When Spock (Leonard Nimoy) learns of a villainous Romulan's (Eric Bana) revenge plot to execute a young Captain James T. Kirk (Chris Pine) via Time travel, he races to the rescue. In meeting Spock of the past (Zachary Quinto), Spock hopes to teach his younger self to save his future best friend's life. With the help of Scotty (Simon Pegg), Chekov (Antoh Yelchin), Uhura (Zoe Saldana), Sulu (John Cho), and Captain Christopher Pike (Bruce Greenwood), Spock and Kirk must stop the enemy before history is dangerously altered...  

A franchise is reborn, at warp speed.

In Star Trek creator Gene Roddenberry’s inspired universe, the crew of the U.S.S. Enterprise set out to 'boldly go where no one has gone before." If only the same could be said of director J.J. Abrams and writers Roberto Orci and Alex Kurtzman.

Considering the franchise began on TV in 1966, spawned the first theatrical release in 1979 and nearly expired with the last edition, Star Trek: Nemesis, a worldwide flop in 2002, the creative team behind the 11th movie faced two major challenges.

The first was to virtually reinvent the franchise to reach out to audiences who either tired of the intergalactic adventures of Spock, Kirk, Nimoy & Co., or who were never converts. The second was to pull that off without losing the remaining fan base of Trekkies.

For my money, Abrams and the writers succeed brilliantly in reinvigorating the concept with a fresh young cast and an intriguing and occasionally amusing narrative about how the Starship crew came together. But the prequel is less compelling or credible on several counts. Firstly, there’s very little that’s new or original in the space craft, the device of teleporting, the beasties and the pyrotechnics. Secondly, despite the best efforts of a snarling, tattooed Eric Bana, the Romulan villain Captain Nero is a caricature of evil, lacking real menace. Thirdly, after a couple of shocking mortalities in the prologue, I never felt any of the crew was in jeopardy: we know they’re all going to survive.

Avoiding spoilers, let’s just say the superbly-orchestrated opener explains what happened to James Kirk’s father and why Nero bears a grudge which, 25 years later, sees him trying to exact a terrible revenge.

We see the young Spock being victimized by other kids because he’s half human/half Vulcan. We first meet James as a boy when he’s hooning along in a car, and later when he’s a cocky, rebellious teenager who gets beaten up in a bar. The Starship Enterprise makes its maiden voyage under Captain Pike (Bruce Greenwood), responding to a distress signal from the planet Vulcan, which leads to the first of two encounters with Nero, major set-pieces with plenty of visual flair and explosions; however neither is what I’d call kick-ass.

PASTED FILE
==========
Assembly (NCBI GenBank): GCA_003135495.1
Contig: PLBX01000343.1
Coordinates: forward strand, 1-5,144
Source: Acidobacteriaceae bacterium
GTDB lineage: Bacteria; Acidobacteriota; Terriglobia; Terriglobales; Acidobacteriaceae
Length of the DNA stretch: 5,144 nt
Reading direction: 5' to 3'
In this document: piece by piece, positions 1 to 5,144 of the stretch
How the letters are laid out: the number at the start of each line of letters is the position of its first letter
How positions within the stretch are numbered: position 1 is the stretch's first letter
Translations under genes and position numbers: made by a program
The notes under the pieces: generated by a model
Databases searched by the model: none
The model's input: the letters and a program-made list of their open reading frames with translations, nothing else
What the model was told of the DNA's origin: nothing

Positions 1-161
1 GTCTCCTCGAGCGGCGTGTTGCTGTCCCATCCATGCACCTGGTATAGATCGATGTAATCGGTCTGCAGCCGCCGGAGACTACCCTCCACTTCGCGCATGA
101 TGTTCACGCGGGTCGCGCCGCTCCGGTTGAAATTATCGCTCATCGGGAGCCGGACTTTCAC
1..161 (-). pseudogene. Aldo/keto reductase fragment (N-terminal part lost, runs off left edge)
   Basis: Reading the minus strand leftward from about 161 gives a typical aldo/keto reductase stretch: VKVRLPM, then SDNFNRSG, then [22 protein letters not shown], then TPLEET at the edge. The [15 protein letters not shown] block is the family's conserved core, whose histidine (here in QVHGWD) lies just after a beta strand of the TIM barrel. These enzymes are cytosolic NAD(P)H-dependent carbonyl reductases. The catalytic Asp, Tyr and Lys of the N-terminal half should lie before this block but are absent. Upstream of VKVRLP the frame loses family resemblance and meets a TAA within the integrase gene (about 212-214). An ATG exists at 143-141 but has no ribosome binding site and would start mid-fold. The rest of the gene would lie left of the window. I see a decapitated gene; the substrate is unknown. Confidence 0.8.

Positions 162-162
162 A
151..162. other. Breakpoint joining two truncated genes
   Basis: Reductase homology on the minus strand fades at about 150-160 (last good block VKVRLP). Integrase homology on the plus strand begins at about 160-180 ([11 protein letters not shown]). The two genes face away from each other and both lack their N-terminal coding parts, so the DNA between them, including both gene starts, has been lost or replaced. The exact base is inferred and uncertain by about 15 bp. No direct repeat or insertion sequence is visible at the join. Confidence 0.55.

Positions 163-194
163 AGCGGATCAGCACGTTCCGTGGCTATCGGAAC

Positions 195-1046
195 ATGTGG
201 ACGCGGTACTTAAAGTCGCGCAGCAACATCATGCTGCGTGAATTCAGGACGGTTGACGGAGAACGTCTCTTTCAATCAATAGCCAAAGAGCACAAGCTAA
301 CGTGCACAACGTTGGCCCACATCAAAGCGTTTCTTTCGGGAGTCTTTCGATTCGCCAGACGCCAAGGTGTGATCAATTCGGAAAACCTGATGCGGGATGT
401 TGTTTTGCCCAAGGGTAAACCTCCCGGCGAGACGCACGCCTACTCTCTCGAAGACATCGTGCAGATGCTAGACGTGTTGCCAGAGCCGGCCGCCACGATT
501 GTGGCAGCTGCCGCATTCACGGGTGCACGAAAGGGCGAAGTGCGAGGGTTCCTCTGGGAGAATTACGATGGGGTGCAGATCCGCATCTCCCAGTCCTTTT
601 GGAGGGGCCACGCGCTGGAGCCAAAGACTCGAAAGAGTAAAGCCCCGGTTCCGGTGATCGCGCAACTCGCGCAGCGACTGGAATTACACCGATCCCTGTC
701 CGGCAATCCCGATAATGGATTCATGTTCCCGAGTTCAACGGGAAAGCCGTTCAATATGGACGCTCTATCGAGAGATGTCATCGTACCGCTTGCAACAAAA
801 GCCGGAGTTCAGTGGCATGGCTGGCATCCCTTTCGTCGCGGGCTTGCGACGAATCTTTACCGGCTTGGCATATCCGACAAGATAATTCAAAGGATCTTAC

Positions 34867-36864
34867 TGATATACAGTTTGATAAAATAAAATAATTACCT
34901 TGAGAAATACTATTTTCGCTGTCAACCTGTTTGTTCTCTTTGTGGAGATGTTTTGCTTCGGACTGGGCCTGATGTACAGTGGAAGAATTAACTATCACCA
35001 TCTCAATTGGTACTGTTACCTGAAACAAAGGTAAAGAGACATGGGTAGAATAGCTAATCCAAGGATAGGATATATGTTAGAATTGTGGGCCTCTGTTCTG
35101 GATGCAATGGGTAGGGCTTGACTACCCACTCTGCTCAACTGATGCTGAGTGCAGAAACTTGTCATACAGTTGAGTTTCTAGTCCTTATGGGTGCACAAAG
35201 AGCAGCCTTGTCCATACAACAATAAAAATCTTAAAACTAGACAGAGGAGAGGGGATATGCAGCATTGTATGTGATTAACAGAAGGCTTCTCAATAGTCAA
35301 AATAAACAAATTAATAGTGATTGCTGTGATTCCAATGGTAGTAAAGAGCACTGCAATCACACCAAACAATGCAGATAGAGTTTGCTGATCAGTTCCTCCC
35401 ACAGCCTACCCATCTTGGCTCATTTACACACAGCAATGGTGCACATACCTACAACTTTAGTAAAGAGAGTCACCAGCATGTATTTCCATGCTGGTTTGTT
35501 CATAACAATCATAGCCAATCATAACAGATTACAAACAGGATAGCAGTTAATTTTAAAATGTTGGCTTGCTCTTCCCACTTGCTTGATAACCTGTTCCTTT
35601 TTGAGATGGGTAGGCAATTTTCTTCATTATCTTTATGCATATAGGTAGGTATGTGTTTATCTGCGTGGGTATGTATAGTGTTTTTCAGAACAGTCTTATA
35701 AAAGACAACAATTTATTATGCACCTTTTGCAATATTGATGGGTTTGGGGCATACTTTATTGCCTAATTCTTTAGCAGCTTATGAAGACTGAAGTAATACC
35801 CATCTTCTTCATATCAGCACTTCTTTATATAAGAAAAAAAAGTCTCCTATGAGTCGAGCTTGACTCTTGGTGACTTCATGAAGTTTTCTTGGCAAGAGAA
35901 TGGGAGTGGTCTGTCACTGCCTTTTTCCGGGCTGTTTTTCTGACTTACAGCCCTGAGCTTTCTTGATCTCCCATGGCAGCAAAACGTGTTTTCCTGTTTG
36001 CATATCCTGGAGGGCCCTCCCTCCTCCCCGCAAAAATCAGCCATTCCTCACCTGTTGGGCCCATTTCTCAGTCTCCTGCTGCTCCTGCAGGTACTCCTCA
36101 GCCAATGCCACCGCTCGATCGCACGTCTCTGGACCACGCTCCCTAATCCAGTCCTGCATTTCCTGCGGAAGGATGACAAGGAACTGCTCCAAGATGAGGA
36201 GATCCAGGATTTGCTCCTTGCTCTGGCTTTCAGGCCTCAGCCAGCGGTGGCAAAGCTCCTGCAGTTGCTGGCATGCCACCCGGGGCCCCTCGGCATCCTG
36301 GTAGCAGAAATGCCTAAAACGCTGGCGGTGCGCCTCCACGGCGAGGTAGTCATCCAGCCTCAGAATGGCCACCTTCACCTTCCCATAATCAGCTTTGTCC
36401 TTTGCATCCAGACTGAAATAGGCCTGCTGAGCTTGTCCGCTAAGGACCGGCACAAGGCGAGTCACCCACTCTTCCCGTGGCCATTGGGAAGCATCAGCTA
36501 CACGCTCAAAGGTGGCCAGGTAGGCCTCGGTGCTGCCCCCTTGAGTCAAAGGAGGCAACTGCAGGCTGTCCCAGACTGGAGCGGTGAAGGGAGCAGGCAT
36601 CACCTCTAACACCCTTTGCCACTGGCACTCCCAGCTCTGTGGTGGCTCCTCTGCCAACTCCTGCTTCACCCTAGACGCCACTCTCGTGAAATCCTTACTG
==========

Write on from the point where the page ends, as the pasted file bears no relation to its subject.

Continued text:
At its heart, this is a story about Spock and Kirk, diametric opposites who initially distrust and hate each other before gradually forming a bond.

The casting is almost perfect, led by an outstanding Chris Pine as the conflicted Kirk, Zoë Soldana as the sexy but feisty Communications Officer Uhura, Kiwi Karl Urban as the sardonic Doctor 'Bones" McCoy, Simon Pegg as the hyper-active engineer Scotty, and John Cho as stoic helmsman Sulu. Anton Yelchin is merely OK as the teenage Russian officer Chekov, although I find his thick accent grated.

Given the most difficult assignment as the mostly cold and unemotional Spock, Zachary Quinto does a fair job in conveying the character’s inner turmoil and his affection for Uhura. The original Spock Leonard Nimoy brings a reassuring gravitas and dignity to his role as a futuristic Spock. As noted, Bana’s Nero is a weak link, but I blame that on the writing rather than any lack of acting skill.

In sum, Star Trek is a big, loud, fast-paced, spectacular and intermittently exciting sci-fi adventure. What it isn’t, in my view, is emotionally involving. Early US buzz indicates some Trek fans are hailing the latest incarnation for packing more thrills, energy and humour than anything the franchise has yielded since the 1980s. Paramount has already commissioned a follow-up.